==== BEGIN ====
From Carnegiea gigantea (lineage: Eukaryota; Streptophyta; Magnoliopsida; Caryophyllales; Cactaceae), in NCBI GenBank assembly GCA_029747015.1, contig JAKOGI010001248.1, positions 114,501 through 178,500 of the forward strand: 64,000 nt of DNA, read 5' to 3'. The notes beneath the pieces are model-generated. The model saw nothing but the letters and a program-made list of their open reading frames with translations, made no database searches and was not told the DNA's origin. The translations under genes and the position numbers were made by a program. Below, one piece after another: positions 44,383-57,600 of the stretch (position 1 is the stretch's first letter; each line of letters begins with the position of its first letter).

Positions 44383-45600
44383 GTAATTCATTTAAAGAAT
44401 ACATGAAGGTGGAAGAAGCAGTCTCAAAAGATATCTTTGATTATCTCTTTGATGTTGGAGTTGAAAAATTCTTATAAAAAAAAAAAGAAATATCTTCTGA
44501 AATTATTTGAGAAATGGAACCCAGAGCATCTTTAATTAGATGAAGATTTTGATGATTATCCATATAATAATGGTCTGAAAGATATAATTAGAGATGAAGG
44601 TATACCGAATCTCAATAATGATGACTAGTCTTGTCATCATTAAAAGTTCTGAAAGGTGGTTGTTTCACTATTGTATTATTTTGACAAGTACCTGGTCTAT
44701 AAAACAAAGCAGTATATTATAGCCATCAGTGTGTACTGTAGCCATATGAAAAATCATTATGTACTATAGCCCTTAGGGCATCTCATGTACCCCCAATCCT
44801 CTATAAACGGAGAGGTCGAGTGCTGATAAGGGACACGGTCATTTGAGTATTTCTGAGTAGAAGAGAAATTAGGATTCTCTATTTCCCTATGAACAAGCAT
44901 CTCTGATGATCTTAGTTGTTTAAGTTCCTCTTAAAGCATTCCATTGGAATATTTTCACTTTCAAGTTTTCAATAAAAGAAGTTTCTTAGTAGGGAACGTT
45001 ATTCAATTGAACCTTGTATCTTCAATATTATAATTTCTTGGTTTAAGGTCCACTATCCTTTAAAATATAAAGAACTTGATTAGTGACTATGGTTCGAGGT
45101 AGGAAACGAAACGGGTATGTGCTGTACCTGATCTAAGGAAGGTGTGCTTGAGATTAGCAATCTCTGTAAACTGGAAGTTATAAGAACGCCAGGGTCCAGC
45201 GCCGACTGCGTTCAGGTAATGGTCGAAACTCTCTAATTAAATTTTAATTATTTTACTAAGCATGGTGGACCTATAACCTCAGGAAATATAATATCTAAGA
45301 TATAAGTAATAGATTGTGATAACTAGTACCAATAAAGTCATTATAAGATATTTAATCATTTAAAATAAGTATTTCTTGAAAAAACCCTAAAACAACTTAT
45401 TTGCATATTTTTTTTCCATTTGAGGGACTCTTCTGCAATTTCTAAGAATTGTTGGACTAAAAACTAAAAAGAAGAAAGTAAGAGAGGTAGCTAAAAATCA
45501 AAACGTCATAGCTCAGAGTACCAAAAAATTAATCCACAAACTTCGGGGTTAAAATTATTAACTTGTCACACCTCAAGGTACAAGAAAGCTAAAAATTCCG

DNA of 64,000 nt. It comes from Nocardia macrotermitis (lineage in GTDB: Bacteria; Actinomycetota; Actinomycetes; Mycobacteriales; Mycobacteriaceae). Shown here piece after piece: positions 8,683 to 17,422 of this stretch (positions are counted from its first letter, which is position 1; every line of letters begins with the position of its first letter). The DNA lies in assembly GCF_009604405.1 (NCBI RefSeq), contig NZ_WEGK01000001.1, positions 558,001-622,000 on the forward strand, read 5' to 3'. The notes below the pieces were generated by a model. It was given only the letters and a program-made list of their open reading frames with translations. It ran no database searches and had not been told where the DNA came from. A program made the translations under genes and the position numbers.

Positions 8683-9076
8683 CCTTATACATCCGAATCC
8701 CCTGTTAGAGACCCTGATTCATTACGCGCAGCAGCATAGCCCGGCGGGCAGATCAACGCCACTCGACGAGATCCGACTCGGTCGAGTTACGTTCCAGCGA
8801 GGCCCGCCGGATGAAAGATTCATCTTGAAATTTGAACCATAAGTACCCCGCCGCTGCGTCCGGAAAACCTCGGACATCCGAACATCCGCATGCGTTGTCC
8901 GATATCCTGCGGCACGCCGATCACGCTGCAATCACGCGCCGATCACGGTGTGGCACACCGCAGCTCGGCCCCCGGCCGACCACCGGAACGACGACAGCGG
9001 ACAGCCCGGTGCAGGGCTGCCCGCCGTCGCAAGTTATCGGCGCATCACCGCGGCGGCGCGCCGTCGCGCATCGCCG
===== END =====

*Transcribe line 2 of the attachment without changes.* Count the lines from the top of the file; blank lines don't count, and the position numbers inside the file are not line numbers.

Positions 44383-45600